Can Nike SB Hype Actually Help Skateboarding Grow?
By Alex Wong
The dunk has been around the years, and thanks to Sandy Bodecker—who took over the reins of Nike’s Skateboarding division in 2001 and put a focus on the classic sneaker that stood next to the Air Jordan 1 as one of the preferred footwear of choice for skaters worldwide—it became entrenched in both sneaker and skateboard culture in the early 2000s.
The dunk, through collaborations with Reese Forbes, Gino Ianucci, Richard Mulder and Danny Supa in 2002, introduced itself to a brand new audience. Almost two decades later, thanks to high-profile collaborations and athletes and celebrities like Kyrie Irving and Kylie Jenner promoting the sneaker to their millions of followers on their social media feeds, the Dunk is officially the most hyped sneaker on the market in 2020.
While much of the focus has been on the resell market and what happens when a sneaker gets pushed into the hype cycle, the renewed interest and popularity in the dunk also means a chance for skate shops to bring in another new wave of customers and for a new generation to not only learn about the history of the shoe, but also to discover a brand new subculture that they’ve never engaged with before.
Steve Lenardo, 46, opened NJ Skateshop in 2003 and today runs two physical locations in Jersey City and Brunswick with his business partner Chris Enrico. A teacher for over 20 years, Lenardo wakes up at five in the morning each day and heads to the shop first thing in the morning, before arriving at his school by seven. Managing his full-time job, Lenardo will be at the shop several times a week and spends most of his weekends there as well.
Like many skate shop owners, Lenardo grew up idolizing the subculture of skateboarding. He lists Coco Santiago and Felix Arguelles as skateboarders he looked up to as a teenager. “They just had a knack to them,” Lenardo tells SoleSavy. “You just looked at them as a kid and said, ‘Damn, I want to be like those guys.’”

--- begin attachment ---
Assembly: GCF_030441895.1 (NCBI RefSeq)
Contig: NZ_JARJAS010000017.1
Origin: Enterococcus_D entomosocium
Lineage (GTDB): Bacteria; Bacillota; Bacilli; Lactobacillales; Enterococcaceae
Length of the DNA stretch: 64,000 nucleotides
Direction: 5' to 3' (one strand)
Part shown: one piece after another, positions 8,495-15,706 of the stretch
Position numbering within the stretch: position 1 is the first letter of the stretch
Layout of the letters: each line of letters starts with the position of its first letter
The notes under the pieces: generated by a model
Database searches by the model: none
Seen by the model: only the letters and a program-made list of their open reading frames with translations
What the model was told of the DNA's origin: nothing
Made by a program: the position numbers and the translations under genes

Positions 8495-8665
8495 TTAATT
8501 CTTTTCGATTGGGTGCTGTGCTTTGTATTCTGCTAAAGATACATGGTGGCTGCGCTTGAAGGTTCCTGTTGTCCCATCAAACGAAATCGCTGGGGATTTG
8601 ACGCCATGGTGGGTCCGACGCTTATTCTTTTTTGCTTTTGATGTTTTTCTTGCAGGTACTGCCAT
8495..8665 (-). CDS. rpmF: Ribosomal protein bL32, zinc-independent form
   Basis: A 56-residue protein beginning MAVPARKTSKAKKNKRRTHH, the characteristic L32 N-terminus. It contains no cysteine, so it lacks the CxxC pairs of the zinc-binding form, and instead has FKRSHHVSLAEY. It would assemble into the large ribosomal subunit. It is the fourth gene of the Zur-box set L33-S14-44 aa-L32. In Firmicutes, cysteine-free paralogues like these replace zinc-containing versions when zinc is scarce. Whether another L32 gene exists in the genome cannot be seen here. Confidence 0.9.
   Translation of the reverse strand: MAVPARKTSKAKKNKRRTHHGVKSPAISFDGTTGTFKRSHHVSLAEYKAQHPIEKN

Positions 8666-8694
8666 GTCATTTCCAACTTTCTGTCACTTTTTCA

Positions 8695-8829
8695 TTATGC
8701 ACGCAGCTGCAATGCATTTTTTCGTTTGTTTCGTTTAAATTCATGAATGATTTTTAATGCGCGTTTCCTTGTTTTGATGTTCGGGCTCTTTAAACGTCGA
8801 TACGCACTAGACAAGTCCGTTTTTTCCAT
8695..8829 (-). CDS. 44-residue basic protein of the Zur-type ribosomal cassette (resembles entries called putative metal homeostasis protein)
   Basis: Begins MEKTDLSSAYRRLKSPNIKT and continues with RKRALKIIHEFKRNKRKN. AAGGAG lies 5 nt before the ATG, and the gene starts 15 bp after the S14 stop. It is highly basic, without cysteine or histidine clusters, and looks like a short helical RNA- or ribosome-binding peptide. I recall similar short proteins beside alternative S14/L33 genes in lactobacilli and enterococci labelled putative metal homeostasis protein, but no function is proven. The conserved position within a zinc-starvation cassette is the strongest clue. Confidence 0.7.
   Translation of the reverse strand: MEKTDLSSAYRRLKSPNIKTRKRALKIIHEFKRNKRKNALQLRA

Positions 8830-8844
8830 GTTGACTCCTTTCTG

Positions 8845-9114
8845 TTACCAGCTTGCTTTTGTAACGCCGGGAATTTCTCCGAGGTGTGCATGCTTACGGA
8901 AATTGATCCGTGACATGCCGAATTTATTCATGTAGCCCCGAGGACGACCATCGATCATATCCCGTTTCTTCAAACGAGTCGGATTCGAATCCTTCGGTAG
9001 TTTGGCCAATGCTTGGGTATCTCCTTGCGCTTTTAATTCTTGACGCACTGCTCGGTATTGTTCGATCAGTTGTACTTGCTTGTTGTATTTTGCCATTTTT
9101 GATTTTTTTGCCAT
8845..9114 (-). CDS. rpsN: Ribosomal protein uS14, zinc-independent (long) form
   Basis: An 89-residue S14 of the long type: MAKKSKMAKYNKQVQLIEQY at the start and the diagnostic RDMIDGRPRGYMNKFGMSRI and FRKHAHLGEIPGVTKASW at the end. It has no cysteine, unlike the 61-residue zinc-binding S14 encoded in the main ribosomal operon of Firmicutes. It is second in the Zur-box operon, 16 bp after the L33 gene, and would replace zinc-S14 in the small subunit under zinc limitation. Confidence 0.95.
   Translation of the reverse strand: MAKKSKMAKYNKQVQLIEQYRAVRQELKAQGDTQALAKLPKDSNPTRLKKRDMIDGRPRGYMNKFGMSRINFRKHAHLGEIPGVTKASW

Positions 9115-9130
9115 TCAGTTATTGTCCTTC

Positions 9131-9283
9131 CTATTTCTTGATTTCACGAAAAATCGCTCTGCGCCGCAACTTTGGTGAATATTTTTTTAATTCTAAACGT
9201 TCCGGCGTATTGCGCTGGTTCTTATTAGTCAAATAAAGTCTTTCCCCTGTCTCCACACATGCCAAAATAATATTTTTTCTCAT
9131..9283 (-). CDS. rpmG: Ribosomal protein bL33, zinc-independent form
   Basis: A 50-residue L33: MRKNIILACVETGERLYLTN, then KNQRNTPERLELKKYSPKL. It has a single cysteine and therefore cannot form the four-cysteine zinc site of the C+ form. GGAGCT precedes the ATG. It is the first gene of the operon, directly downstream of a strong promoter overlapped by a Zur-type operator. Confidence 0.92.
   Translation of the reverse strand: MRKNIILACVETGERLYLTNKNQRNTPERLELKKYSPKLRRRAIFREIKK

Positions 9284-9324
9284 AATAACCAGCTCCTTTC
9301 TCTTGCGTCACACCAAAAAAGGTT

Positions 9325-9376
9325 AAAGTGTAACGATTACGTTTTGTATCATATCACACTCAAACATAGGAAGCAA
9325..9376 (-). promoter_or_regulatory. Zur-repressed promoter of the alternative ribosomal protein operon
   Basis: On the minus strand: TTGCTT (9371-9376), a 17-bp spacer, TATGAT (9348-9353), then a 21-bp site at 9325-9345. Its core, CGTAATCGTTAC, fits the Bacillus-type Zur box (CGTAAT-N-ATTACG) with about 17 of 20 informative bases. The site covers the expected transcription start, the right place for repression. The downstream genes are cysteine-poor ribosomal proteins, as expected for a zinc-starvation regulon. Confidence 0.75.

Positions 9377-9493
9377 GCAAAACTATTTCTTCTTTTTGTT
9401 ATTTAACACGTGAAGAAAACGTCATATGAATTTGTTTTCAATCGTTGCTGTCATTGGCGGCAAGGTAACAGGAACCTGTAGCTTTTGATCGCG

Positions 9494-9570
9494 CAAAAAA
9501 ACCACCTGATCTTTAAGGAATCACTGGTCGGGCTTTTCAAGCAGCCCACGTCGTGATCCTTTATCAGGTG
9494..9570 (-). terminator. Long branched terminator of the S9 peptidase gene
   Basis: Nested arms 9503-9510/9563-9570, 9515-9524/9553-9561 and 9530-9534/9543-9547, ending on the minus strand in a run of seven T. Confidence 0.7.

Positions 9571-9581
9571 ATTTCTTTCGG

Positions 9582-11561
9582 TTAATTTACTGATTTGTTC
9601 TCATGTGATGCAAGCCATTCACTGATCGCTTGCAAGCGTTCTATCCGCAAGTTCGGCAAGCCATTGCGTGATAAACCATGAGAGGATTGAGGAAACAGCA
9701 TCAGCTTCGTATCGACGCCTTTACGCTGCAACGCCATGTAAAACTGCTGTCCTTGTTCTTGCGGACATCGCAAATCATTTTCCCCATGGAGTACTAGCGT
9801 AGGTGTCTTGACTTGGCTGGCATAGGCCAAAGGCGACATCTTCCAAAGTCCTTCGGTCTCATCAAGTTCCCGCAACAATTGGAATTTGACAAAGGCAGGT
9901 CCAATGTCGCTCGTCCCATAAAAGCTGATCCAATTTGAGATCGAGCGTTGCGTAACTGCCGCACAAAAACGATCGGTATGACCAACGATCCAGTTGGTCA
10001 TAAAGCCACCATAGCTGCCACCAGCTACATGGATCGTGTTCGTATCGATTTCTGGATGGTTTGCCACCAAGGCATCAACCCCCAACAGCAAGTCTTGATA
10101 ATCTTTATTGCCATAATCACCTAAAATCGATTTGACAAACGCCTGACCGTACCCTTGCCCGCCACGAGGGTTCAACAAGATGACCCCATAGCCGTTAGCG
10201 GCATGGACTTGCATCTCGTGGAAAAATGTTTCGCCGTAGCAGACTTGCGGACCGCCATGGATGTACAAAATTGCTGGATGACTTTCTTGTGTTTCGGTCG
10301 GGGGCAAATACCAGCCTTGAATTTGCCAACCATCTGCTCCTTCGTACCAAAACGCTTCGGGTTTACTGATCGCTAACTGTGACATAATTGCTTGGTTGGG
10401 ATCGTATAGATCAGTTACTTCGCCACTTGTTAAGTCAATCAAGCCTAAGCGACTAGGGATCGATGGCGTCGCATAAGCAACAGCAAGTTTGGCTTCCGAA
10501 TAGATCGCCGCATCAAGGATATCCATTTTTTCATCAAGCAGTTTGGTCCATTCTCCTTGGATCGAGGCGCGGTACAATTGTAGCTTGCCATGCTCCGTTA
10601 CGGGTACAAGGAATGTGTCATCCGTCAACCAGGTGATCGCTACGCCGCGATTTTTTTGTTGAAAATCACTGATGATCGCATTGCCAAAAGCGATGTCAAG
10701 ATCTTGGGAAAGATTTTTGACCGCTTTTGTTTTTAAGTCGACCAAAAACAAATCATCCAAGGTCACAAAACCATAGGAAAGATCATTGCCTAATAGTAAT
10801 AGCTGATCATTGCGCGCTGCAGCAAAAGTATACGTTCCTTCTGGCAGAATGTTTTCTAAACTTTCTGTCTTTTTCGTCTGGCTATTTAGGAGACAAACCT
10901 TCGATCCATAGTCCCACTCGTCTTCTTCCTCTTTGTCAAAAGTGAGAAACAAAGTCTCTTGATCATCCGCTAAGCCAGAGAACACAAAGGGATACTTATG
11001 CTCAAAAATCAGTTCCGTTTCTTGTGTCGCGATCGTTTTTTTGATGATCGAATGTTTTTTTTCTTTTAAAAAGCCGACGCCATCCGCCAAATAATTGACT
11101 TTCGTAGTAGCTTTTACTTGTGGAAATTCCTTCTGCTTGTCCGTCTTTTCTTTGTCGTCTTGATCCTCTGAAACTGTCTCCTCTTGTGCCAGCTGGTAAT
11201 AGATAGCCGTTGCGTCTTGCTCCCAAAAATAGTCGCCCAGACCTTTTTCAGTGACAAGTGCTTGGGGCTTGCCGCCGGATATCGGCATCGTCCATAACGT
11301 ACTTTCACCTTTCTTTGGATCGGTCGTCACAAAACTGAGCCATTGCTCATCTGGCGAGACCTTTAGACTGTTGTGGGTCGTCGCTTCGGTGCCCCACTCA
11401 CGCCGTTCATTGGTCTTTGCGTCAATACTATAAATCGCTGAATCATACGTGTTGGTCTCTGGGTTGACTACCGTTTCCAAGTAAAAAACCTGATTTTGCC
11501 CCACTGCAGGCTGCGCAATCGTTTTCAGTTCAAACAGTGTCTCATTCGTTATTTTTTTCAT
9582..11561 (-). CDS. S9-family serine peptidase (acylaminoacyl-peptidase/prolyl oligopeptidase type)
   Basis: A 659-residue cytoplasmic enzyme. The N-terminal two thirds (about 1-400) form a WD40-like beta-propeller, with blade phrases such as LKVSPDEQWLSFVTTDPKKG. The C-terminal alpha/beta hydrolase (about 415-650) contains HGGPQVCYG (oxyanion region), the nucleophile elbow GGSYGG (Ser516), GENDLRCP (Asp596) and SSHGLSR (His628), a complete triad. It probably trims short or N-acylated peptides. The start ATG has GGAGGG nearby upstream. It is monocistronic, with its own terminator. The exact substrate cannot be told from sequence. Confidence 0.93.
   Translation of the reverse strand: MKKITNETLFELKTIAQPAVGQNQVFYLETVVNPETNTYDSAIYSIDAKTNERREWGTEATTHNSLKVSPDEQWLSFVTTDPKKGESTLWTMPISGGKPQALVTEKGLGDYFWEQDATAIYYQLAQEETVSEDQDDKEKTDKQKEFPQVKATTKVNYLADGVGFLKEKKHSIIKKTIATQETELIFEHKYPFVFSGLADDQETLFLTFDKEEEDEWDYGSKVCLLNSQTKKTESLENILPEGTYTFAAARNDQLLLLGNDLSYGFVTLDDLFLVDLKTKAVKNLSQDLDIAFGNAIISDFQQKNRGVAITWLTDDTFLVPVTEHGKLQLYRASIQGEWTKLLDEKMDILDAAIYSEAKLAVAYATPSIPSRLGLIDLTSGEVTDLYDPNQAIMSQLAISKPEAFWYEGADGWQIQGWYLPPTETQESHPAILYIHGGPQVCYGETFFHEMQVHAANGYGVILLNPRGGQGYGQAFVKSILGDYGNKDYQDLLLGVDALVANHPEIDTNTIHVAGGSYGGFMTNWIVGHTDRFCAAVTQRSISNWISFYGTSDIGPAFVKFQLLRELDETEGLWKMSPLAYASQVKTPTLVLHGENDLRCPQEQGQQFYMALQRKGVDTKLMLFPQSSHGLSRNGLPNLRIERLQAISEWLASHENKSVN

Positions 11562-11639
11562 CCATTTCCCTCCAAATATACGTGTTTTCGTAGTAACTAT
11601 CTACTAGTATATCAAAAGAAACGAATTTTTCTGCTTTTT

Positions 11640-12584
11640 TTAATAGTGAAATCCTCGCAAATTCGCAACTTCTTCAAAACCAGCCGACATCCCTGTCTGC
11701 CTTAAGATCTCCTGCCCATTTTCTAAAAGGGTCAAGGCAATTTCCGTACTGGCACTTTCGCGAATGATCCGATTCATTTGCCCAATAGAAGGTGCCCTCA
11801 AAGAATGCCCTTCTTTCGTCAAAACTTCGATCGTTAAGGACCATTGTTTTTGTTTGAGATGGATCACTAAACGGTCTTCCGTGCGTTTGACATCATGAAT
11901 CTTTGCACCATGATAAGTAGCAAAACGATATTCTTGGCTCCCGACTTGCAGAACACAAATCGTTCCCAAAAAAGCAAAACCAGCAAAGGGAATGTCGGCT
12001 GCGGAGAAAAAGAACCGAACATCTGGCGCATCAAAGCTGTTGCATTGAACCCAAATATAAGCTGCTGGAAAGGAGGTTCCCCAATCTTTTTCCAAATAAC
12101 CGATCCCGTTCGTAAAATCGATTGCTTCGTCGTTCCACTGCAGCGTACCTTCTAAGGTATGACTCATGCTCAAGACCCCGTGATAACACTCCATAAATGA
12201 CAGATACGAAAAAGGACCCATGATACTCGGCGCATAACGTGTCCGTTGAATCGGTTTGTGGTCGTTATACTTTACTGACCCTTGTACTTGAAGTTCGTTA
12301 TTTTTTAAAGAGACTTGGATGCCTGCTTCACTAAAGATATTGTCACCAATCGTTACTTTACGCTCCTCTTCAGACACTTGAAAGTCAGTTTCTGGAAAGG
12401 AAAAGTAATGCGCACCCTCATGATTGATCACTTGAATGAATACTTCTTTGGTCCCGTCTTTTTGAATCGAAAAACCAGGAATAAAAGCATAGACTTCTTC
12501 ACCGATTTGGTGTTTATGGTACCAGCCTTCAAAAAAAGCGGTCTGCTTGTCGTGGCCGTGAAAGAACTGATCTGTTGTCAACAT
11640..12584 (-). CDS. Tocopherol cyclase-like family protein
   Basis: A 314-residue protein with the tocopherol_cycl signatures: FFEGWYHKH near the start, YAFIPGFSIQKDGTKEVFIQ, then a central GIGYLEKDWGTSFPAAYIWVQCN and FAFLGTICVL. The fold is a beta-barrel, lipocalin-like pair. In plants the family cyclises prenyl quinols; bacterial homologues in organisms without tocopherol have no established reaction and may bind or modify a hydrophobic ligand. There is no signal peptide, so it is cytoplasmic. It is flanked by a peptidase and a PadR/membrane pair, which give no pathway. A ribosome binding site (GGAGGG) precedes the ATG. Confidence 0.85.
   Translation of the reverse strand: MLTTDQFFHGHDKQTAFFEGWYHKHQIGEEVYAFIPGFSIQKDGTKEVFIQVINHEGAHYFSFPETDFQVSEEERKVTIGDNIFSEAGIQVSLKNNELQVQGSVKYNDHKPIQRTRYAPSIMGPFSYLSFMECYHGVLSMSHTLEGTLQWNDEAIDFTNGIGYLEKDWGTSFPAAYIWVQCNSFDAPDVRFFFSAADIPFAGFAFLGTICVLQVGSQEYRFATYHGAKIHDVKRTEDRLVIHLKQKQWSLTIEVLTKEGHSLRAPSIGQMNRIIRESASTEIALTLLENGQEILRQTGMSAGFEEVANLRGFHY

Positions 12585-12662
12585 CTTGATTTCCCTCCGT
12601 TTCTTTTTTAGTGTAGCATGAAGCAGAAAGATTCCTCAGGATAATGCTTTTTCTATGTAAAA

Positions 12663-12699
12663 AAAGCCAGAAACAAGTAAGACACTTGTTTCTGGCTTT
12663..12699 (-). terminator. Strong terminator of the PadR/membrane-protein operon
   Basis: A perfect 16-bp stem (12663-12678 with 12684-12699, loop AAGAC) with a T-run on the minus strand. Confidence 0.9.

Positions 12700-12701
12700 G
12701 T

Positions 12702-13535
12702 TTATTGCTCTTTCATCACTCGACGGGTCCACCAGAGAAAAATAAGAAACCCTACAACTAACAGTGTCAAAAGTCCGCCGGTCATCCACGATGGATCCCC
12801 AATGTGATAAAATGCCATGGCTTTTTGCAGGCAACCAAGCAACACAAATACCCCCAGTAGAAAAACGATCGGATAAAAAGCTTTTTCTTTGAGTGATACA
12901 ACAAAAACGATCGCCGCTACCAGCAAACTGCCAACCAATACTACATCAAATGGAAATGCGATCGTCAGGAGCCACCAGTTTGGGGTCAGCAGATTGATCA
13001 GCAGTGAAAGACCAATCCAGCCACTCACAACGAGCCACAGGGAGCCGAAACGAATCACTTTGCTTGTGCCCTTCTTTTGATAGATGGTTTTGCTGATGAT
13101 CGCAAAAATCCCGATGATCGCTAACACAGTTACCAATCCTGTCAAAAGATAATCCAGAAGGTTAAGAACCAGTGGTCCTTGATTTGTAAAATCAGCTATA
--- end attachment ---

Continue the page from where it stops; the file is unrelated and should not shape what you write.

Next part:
Lenardo started with BMX freestyle biking, but after his bike was stolen, the cheapest thing to get was a skateboard, and that started a lifetime itch. “I’m an old man now,” Lenardo says. “But I still skateboard regularly.”
Starting the skate shop was a dream, to have a communal hangout for like-minded individuals in Jersey City, but it came with challenges as well. Lenardo had $5,300 dollars in his savings account and put $5,000 of that into the shop. The $300 remaining savings was soon gone too, when the shop needed to incur other upfront expenses like shop keys, Lenardo was living cheque to cheque, and credits the support of his wife at the time for helping him through those early years.
One of the biggest challenges for any skate shop is getting accounts with brands. To be able to sell popular sneakers like the SB Dunk can be the difference between sustaining a business or shutting down entirely. NJ Skateshop was no different.
“We had a particularly hard game getting certain brands due to the fact we had no time in the game,” Lenardo says. “No one is willing to extend you those terms without proving yourself.”
Ironically, through different relationships he had built as a skateboarder growing up, Nike was one of the first brands to buy into Lenardo’s vision. The shop soon got a Nike SB account. The craze over dunks was high in the early 2000’s, and Lenardo witnessed it first hand.
Kids would show up at the shop on days when Lenardo didn’t even know he was getting a new shipment of SB Dunks. “They had our tracking numbers when we didn’t even have them,” Lenardo says, laughing. Those lineups is where Lenardo made a lot of acquaintances, who decades later have become people he calls close friends.
“They wanted the shoe,” Lenardo says. “But they also enjoyed being around the shop.”
The trickle effect of having SB Dunks in the shop didn’t stop there. Not only did people start finding out and hanging out at the shop, it also led to different collaborations and partnerships. NJ Skateshop would carry streetwear apparel, like t-shirts, which were made to match the releases of dunks at the time.
Today, the anonymous and strictly transactional nature of purchasing and reselling sneakers online has all but eliminated face to face interactions that helped make what sneaker culture once was. It is what Lenardo misses the most when he thinks back to his favorite SB Dunk releases.